Salient. Victoria University Student Newspaper. Volume 39, Issue 3. 15th March 
The students have stated loud and clear precisely where they stand on the dismissal of the office manager, Mrs Goodall.
But before the 'Goodall Affair' is closed forever, we must assess exactly what was achieved, and what is still to be achieved.
The Special General Meeting last Wednesday rejected the Executive's reasons for dismissing Mrs Goodall, after a long time spent finding our precisely what those reasons were. The main complaint seemed to be the manner in which the dismissal took place, and the need for the protection of the office from the whims of student executives.
However, because of several constitutional wrangles the meeting was thwarted from putting full impetus behind a move to guarantee the position of the office staff. Instead it became embroiled in whether or not several individuals should be roasted for what they had done.
Thanks for this must go to our constitutional experts, (many of them prominent comrades from the Student Teachers' Association) who are so ready to talk of democracy, but so ready to put red tape in the way of real student demands.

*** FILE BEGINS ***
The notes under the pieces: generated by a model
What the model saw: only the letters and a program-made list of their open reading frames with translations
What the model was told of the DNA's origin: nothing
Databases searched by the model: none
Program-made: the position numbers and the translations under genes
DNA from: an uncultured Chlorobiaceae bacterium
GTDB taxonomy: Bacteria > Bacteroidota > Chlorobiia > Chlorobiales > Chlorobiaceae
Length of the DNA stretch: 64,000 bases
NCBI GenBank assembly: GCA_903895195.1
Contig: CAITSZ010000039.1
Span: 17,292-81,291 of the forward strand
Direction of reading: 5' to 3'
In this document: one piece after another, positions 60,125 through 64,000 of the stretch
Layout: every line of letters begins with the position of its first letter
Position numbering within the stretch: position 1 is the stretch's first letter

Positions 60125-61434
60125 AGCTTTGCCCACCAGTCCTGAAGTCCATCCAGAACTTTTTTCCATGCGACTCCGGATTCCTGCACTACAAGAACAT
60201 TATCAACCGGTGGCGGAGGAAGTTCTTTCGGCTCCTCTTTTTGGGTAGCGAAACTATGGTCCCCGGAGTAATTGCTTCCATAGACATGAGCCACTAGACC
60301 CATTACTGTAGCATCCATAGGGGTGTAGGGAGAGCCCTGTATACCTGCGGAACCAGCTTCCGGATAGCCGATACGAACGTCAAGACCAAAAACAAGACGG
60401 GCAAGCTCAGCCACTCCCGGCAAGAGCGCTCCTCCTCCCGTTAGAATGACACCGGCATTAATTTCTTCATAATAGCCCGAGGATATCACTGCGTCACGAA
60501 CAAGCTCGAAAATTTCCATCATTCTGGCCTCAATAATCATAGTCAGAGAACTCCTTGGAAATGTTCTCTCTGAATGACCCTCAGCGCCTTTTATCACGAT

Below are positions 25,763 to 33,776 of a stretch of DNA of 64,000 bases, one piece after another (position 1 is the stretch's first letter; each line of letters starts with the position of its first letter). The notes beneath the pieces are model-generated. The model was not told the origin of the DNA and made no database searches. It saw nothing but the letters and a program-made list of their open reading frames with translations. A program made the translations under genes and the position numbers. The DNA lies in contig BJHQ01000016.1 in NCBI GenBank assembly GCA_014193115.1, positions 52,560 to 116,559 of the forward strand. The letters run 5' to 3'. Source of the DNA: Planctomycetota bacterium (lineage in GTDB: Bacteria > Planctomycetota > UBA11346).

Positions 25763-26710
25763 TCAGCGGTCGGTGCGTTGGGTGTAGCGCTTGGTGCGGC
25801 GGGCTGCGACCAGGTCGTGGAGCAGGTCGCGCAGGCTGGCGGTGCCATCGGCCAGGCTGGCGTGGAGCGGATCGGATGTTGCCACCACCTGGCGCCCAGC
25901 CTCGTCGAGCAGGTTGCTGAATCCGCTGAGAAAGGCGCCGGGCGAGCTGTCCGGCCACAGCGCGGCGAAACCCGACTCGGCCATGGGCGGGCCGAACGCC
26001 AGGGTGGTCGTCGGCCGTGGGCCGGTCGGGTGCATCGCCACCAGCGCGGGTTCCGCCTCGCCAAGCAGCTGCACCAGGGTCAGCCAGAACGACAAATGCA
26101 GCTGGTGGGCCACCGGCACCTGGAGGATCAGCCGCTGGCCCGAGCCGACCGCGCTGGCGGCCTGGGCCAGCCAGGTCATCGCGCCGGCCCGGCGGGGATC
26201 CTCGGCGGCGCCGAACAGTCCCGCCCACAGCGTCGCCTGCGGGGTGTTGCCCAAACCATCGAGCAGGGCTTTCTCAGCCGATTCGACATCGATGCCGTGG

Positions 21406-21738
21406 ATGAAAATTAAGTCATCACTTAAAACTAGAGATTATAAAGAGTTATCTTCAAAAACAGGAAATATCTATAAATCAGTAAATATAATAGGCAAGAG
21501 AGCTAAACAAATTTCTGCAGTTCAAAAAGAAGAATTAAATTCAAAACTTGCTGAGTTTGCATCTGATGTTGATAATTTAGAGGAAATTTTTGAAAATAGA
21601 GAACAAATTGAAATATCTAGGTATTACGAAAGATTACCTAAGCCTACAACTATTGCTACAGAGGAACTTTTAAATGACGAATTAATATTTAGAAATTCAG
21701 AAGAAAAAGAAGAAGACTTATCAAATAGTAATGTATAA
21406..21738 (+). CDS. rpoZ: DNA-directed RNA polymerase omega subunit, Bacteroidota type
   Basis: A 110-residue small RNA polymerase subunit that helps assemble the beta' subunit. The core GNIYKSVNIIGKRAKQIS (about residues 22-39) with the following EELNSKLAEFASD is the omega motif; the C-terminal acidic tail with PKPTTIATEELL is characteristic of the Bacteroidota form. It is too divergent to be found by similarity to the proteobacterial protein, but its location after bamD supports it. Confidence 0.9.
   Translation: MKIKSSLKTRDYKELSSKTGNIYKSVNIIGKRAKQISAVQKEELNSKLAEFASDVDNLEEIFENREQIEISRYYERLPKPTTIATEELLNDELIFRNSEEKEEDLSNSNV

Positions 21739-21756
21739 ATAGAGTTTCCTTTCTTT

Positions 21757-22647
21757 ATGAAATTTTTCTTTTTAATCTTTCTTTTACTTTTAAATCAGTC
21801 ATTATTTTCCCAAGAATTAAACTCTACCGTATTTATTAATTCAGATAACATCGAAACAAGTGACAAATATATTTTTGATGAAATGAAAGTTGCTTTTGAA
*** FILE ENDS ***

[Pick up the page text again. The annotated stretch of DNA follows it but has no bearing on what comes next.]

Robert Lithgow eventually moved that a bill of rights be set up for office staff, and that an investigation be made of office conditions including the office manager's position
Salient believes that this motion should not be buried away in a dark comer amongst the arguments and counter-arguments that have followed the SGM.
Many of the executive members who voted for the original dismissal motion have continued to focus their attention on a justification for their actions rather than forgetting the hassles and taking a long hard look at the position of the office workers.
While Salient believes that there was definitely a right and a wrong in the dismissal decision, that particular part of the play is finished. It cannot be reversed.
The students at the SGM voted for the future. So, let's get on with it.
— John Ryall
The Victoria University of Wellington
"English Across Frontiers"
Professor Randolph Quirk
Quain Professor of English in University College, London.
Wednesday, 17 March, 1976 at 8.15p.m.
In Lecture Theatre 1, Lecture Theatres Block.
Professor Quirk, a world authority in English Language studies, is touring New Zealand as a Commonwealth Prestige Fellow. His publications include such standard works as 'An Old English Grammar' (1955), The Use of English' (1962), and 'The English Language and Images of Matter' (1972). He is chief author of 'A Grammar of Contemporary English' (1972), the most comprehensive synchronic description of English grammar ever written. Professor Quirk was awarded the C.B.E. in the New Year Honours List.